The original Money Heist series from Spain, a Robin Hood tale set in modern-day capitalism and a world that has experienced one financial crisis after another, was a global entertainment success like no other. It not only put subtitled or dubbed entertainment on TV streaming on top but also dominated pop culture when it hit Netflix as fans around the world devoured every bit of it (costumes, masks, songs, shoot locations, memes, etc.). It was a cultural phenomenon in its own right—a non-English TV series that people of different languages, cultures and country and societal contexts were able to relate to and feel an interconnectedness with. If the themes of resistance (the anti-fascist partisan song ‘Bella Ciao’ that is woven throughout the series became a hit overnight), defiance against the world order that salvages the rich by way of oppressing the poor further is what made it more universal—just like in the world we live in today—then that made all the hype and fanfare (or stan) more meaningful, albeit the anarchist, anti-social methods of the protagonists.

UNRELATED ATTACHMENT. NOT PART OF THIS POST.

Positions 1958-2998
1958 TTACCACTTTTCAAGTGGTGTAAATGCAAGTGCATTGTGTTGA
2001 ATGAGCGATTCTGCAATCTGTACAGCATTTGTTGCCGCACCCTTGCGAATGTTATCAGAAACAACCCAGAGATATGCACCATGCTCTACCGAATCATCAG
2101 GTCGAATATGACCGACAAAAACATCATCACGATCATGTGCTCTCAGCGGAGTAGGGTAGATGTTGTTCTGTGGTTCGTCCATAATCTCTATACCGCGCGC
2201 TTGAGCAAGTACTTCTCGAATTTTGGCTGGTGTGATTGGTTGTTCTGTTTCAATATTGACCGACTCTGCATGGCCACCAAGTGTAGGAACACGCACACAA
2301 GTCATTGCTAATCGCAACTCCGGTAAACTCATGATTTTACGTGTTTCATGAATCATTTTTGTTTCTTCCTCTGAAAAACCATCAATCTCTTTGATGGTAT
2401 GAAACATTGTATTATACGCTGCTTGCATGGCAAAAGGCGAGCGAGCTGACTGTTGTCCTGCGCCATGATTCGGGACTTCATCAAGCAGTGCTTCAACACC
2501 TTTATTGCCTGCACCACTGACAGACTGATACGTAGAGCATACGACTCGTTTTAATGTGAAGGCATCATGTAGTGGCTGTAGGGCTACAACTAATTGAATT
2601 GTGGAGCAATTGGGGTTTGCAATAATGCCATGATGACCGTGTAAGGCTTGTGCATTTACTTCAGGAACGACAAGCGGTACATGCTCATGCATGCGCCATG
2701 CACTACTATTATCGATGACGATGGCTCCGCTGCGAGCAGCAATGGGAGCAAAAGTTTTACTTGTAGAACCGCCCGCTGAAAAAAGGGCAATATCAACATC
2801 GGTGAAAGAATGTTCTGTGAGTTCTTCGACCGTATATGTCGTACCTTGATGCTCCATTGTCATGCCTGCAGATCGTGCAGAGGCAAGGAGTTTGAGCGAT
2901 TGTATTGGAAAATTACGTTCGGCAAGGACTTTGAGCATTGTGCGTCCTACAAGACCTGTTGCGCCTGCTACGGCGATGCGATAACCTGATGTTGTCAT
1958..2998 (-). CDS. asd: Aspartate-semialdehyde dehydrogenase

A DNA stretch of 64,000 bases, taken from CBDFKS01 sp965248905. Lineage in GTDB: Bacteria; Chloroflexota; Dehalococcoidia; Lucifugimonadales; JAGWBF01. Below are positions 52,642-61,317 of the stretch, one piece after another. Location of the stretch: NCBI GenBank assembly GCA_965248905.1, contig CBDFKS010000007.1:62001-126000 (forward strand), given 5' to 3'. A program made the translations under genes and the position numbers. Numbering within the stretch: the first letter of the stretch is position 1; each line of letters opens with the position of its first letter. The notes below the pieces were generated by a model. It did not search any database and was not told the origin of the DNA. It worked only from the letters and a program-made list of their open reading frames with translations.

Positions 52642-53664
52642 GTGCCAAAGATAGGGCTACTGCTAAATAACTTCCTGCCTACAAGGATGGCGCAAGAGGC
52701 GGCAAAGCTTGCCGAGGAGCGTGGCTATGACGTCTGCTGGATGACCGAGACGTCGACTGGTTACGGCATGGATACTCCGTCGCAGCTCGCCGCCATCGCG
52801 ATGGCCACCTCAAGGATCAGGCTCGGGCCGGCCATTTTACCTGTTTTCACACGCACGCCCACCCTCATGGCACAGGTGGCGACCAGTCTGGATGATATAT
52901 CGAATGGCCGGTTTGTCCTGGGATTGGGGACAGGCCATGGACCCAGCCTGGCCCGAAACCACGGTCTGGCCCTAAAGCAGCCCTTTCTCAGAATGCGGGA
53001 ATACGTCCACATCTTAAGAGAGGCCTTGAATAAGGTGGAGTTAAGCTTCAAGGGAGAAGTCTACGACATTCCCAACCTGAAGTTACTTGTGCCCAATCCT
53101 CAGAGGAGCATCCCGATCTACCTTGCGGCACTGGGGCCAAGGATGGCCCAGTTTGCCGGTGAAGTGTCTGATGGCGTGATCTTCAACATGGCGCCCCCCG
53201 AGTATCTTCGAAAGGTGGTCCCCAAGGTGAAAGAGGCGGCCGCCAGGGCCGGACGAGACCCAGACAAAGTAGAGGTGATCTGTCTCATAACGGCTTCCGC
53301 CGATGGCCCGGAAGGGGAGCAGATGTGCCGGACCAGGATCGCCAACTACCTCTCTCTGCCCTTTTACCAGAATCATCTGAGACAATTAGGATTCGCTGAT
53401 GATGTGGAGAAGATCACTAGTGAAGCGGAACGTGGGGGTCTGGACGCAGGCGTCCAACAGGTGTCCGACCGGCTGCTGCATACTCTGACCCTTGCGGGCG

After a series of hit Korean films like Parasite and TV shows like Squid Games, there is every reason to get excited for a Korean adaptation of Money Heist. But the adaptation may have fallen short for being too faithful to the original while also feeling too contrived for being set on a fictional Joint Economic Area or JEA (the Demilitarized Zone between North Korea and South Korea became the JEA during the  reunification).